AZ Yucca Ash 2

Tierra recently conducted a 1,296-acre cultural resources survey for the Bureau of Land Management (BLM) within the Yucca Ash Clearance Area of the Las Cienegas National Conservation Area (LCNCA) in Santa Cruz County, Arizona. Mesquite, its growth encouraged by cattle grazing, has invaded much of the grasslands of the LCNCA, and the BLM has undertaken a series of projects to eradicate the species.


Read more: Las Cienegas Grassland Restoration Project

ID Palisades Dam 3

Tierra was hired by the Bureau of Reclamation to prepare a National Register of Historic Places (NRHP) nomination for the Palisades Dam and Powerplant, located on the Snake River about 55 miles southeast of Idaho Falls, Idaho.


Read more: Palisades Dam and Powerplant NRHP Nomination

 NM Escudilla 1

The U.S. Department of Agriculture Forest Service contracted Tierra to conduct an intensive cultural resources inventory of five discrete units totaling 882 acres within a portion of the Apache National Forest administered by the Gila National Forest (GNF). 


Read more: Cultural Resources Inventory for the Escudilla East Landscape Restoration Project

 KCECBLMtrip1 010 1

Since 2014, Tierra has held an Indefinite Delivery/Indefinite Quantity (IDIQ) contract with the U.S. Department of Agriculture Forest Service to provide intensive and sample pedestrian archaeological surveys and cultural resources investigations on an on-call basis within Forest Service Region 3 in New Mexico. 


Read more: USDA Forest Service IDIQ Contract, Statewide New Mexico

 WA Leudinghaus Bridge 1

Tierra was contracted by Wetland Resources, Inc., to conduct a cultural resources assessment in advance of the construction of a 6-mile-long, 115kV electrical line in Snohomish and Island Counties. The work was performed in support of an U.S. Army Corps of Engineers permit and various State and County permits.


Read more: Stanwood to Camano Island Transmission Line Project

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Tierra conducted a cultural resources inventory of 720 acres managed by the Bureau of Land Management (BLM) near Teague Springs Indian Hot Springs, a 1930s-era Civilian Conservation Corps (CCC) camp northeast of Safford, Arizona. The BLM solicited the survey in its goal to better understand and document the work performed by the CCC in the Safford Basin.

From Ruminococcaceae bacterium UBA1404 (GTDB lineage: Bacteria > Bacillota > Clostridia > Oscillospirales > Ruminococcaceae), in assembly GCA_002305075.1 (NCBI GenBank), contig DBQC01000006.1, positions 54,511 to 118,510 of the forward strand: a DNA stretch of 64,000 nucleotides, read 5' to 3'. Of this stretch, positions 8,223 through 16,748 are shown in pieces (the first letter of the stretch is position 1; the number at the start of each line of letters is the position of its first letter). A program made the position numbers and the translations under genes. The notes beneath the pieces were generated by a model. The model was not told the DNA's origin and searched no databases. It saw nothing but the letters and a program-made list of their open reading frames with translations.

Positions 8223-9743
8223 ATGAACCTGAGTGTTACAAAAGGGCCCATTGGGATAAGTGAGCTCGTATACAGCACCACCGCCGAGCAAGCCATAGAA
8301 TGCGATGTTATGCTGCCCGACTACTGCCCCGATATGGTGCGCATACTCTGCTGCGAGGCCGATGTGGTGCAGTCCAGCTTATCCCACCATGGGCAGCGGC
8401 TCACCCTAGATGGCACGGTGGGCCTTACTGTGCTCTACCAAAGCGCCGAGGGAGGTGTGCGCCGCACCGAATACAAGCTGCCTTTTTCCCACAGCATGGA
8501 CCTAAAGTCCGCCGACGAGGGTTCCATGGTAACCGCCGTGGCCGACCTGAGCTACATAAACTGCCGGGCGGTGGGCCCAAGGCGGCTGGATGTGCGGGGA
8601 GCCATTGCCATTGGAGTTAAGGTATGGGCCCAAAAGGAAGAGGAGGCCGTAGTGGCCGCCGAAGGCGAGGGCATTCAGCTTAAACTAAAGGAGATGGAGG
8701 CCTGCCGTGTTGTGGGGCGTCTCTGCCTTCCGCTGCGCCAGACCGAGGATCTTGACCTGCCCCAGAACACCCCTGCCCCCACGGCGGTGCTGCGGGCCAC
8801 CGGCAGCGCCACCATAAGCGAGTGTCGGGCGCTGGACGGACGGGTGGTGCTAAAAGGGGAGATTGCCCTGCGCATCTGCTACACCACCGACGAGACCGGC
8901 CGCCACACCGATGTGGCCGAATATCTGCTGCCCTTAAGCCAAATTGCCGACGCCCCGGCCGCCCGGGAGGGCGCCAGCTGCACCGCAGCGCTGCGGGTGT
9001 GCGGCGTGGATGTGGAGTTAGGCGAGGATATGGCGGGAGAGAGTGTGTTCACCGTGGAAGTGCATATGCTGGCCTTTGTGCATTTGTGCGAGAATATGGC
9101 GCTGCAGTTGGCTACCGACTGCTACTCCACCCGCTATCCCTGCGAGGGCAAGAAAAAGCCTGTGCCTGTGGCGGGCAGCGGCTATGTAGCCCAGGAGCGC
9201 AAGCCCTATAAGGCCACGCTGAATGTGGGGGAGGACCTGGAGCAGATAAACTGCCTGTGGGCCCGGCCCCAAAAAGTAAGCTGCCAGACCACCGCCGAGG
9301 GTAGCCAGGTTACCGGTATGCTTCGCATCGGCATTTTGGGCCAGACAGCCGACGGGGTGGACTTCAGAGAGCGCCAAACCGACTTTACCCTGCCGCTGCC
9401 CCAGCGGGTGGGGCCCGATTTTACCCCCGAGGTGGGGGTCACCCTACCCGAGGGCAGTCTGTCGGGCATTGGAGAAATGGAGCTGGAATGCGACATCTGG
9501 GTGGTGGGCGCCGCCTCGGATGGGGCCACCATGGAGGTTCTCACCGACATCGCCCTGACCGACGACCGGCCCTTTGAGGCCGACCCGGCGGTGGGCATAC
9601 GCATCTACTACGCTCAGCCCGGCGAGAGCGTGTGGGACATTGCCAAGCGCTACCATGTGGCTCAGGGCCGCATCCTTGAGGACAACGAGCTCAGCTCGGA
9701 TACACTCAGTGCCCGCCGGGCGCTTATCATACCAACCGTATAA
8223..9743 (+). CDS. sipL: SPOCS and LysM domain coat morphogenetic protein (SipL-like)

Read more: Teague Springs Cultural Resources Inventory for the BLM

 Hburg 1

Tierra archaeologists performed a 1,752-acre Class III cultural resources inventory for a New Mexico Energy, Minerals, and Natural Resources Department Abandoned Mine Lands Program undertaking to safeguard the public from hazardous open mines in the Hansonburg Mining District.


Read more: Cultural Resources Work at the Hansonburg Mining District

 Cultural Resource Inventory at the Monte Cristo Mining District

Tierra was contracted by the Mount Baker-Snoqualmie National Forest in Washington State to perform a detailed survey and record sites at the Monte Cristo Mining District and townsite. The U.S. Forest Service (USFS) was preparing for a large-scale clean-up intended to remove contaminated soils from several mines, adits, and processing centers within the old townsite. As part of the clean-up process, a full inventory of cultural resources was requested. 


Read more: Cultural Resource Studies at the Monte Cristo Mining District

Kit Carson Electric Cooperative (KCEC) hired Tierra to conduct extensive cultural resource and biological surveys and environmental permitting for the Taos Broadband Project, which entailed the installation of a fiber-optic network that will parallel the existing KCEC electrical distribution system within Colfax, Rio Arriba, and Taos Counties in New Mexico. 


Read more: Taos Broadband Project

In preparation for downtown-area revitalization projects, Tierra was hired by the City of Tucson to survey, test, and excavate a property at the intersection of 6th and Toole Avenues within the Tucson Warehouse Historic District. Archaeological and archival research revealed that this parcel was first used as a distribution and storage center after 1880 when the railroad arrived in Tucson and represents early industry in the area. This project allowed researchers a unique window into industrial and commercial life in early Tucson. In partnership with the City, Tierra was able to complete the project in a timely manner while also furthering our understanding of the city’s rich heritage.


Call us at (800) 887-0847

For more information on our Cultural Resources operations or to inquire about obtaining our services, please contact:

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Division Director
Environmental Planning & Cultural Resources
(800) 887-0847

"It has been our pleasure to work with Tierra Right of Way this construction season. Their field staff is knowledgeable of construction, understand the balance of cultural sensitivity and keeping a project moving forward when possible, and work very well with the local Tribe. When the contractor encountered culturally sensitive artifacts, Tierra Right of Way staff expertly and timely communicated with the PUD, the Tribe and the State Department of Archaeology and Historic Preservation to resolve the situation while preserving the artifacts so that portion of the project could resume that same day. They met their scope and budget which were developed in conjunction with our contractor and were flexible in scheduling with our contractor. We are pleased to have Tierra Right of Way on our on-call archaeological services roster."

~ Jocelyne Gray, PE, Mason County PUD

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